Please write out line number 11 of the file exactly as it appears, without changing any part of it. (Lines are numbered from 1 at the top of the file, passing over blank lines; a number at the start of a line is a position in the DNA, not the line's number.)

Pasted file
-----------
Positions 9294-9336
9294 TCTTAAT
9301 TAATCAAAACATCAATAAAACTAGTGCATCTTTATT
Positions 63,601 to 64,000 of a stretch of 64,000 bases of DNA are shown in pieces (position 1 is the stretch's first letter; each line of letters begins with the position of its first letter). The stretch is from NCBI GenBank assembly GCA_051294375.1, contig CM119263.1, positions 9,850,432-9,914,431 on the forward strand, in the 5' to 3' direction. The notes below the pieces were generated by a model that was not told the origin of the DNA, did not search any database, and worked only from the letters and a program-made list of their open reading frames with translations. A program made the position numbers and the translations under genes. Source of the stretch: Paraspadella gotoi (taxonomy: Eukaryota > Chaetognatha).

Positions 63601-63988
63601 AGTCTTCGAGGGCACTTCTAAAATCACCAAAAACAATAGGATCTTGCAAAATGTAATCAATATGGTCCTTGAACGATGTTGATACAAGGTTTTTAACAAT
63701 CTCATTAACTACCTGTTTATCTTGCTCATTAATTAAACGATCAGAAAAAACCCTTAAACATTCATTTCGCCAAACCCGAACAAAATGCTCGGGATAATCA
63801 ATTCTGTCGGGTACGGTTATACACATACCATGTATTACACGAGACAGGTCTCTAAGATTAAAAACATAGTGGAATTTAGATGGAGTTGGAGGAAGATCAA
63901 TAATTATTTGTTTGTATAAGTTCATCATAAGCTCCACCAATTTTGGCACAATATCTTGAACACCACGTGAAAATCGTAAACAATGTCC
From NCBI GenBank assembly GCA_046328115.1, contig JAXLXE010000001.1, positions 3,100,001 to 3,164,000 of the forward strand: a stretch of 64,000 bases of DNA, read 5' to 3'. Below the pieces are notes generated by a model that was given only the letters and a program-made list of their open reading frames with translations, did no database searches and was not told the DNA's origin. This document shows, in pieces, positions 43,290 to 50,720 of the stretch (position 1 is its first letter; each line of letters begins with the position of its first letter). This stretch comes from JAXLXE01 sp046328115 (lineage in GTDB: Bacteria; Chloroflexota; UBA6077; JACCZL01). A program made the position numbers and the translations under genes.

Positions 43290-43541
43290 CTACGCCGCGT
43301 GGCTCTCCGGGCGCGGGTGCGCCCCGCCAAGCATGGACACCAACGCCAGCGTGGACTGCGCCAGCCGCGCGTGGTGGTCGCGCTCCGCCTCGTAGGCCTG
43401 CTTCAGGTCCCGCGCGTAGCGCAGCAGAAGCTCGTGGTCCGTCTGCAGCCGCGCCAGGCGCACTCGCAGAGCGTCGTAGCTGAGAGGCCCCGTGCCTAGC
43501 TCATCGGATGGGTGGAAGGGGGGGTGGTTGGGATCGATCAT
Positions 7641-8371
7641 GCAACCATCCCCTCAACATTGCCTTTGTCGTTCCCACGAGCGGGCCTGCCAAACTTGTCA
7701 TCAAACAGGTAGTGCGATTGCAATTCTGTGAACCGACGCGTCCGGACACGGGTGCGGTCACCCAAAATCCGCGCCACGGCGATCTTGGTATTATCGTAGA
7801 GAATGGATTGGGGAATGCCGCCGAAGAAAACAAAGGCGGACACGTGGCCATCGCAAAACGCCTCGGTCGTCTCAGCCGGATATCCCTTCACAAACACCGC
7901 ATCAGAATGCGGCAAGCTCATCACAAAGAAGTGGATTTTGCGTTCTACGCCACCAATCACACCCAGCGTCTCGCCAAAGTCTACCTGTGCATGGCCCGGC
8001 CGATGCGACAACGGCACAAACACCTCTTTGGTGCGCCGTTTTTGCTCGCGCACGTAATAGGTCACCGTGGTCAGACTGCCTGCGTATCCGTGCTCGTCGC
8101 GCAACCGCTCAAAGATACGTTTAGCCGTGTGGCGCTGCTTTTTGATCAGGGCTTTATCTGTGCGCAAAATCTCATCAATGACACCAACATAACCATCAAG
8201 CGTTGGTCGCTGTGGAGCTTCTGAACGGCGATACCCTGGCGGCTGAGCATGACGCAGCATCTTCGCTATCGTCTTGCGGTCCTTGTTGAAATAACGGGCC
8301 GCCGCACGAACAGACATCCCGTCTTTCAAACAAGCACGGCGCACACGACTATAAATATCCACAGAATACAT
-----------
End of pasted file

Positions 43290-43541